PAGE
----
June 20, 2020: Qualitative Health Research
Phoebe Sanders, Ross Wadey, Melissa Day, Stacy Winter
The objectives of this research were to extend previous research by exploring the psychosocial experiences of patients over the first year after major lower limb amputation (MLLA) and identify implications for rehabilitation practice. This research took place at a United Kingdom-based National Health Service-operated prosthetic rehabilitation center. Thirty patients were recruited who had experienced MLLA within the last year and were undertaking prosthetic rehabilitation. Data were collected through semi-structured narrative interviews, observation, and a reflexive journal and analyzed using dialogical narrative analysis...
June 20, 2020: Qualitative Health Research
Jianxia Zhai, Jennifer M Weller-Newton, Kaori Shimoinaba, Hong Chen, Beverley Copnell
This purpose of the study was to construct a model (theory) to understand Chinese women's adjustment process in living with breast cancer. A constructivist grounded theory method was adopted in this study. A total of 24 women were recruited through purposive and theoretical sampling. Semi-structured, audio-recorded interviews were undertaken in Chinese and transcribed. Initial coding, focused coding, and theoretical coding approaches were used to identify subcategories and categories, and to construct the emergent theory...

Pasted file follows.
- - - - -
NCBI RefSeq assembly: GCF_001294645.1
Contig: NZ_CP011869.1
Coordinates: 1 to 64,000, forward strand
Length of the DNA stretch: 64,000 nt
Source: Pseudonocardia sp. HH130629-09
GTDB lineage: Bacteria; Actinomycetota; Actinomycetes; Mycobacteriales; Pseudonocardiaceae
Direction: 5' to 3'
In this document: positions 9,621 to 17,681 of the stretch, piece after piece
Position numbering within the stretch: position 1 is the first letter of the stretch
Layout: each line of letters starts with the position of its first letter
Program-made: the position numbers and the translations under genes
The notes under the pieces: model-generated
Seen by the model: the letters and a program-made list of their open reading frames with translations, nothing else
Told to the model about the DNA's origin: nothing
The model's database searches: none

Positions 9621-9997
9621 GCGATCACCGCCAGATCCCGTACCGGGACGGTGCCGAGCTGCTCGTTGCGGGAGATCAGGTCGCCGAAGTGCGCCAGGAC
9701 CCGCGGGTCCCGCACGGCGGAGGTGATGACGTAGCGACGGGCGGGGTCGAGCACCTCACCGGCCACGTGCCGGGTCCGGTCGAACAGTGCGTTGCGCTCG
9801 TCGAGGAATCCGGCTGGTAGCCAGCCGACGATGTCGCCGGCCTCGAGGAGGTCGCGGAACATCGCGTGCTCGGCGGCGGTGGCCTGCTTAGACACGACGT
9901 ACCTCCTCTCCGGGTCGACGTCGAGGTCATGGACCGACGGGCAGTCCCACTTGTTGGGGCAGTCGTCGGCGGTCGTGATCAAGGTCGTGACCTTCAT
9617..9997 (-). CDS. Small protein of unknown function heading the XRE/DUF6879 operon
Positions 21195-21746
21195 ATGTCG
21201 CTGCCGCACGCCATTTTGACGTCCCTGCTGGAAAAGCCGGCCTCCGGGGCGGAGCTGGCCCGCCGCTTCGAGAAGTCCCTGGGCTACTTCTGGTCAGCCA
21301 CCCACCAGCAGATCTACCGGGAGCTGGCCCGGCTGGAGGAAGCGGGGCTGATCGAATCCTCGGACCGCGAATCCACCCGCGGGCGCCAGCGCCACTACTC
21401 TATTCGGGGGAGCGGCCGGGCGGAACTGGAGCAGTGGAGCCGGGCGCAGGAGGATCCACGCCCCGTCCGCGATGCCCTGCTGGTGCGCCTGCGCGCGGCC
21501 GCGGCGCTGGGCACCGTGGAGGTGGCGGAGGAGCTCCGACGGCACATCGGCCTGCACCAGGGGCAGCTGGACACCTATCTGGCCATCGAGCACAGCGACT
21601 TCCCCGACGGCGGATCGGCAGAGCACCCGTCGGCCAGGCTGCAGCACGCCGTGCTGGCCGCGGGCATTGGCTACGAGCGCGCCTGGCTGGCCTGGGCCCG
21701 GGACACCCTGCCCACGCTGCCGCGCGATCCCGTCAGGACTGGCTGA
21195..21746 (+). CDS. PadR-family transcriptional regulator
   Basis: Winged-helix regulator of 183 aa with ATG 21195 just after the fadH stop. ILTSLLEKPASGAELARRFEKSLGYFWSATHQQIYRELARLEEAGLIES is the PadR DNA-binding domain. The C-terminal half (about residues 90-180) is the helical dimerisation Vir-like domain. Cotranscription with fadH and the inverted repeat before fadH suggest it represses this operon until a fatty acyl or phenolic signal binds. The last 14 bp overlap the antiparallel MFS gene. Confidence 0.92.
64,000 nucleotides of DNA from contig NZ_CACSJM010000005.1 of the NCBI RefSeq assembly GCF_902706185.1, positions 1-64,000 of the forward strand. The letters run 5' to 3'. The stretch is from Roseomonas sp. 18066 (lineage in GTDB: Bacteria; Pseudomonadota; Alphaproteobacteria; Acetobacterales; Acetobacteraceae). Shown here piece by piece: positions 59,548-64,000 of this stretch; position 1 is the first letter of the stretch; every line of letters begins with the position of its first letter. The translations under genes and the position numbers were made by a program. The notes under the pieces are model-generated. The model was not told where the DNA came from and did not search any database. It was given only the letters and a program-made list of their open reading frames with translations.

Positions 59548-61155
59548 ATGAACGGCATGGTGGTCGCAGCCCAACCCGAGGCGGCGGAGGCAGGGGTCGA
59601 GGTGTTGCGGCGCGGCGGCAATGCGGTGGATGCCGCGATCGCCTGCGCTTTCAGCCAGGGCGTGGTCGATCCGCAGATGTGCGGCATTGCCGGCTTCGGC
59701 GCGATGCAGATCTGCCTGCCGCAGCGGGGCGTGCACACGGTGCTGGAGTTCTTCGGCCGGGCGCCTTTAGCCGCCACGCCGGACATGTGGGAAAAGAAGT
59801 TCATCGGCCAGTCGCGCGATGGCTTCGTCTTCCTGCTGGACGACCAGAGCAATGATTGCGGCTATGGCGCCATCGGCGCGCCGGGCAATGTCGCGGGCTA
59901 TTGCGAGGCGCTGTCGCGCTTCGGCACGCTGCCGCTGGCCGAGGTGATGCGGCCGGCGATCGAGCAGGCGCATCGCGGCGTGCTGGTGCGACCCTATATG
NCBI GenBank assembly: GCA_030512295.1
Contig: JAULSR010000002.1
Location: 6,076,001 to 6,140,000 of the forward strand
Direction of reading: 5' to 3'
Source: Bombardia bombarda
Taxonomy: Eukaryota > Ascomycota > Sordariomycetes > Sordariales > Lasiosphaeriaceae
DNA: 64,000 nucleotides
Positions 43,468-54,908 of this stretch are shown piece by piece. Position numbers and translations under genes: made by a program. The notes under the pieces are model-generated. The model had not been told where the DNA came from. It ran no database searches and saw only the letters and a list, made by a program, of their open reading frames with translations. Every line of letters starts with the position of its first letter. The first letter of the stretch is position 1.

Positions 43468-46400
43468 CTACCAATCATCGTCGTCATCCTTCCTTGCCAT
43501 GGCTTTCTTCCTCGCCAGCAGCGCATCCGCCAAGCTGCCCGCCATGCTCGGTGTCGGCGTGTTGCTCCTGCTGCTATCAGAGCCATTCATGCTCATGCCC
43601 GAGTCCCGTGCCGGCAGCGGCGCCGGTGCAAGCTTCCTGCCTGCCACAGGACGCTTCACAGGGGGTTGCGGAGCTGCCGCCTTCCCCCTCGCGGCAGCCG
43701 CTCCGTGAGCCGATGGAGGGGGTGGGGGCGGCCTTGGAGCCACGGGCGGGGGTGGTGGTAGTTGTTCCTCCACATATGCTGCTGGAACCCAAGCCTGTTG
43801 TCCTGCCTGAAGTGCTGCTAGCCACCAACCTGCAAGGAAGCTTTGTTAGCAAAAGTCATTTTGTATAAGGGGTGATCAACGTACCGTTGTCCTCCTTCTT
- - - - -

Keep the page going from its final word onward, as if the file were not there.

June 20, 2020: Qualitative Health Research
I-Ting Hwang, Jessica M Kramer, Ellen S Cohn, Linda L Barnes
We conducted a meta-synthesis to explore how Asian immigrant parents in the United States enact their perceived parental role while using health and educational services for their child with developmental disabilities. We identified 11 qualitative studies for analysis, and examined these studies using a constant comparative approach and thematic analysis informed by role theory and acculturation theory. Based on our analysis, five themes related to parents' role enactment emerged: (a) parents perceive a multifaceted parental role; (b) parents' individual factors influence their role enactment; (c) system factors influence parents' role enactment; (d) parents use coping strategies to address role dissatisfaction; and (e) parental role enactment is a continuously evolving process influenced by acculturation, which spirals them toward their ultimate goal of helping their child thrive...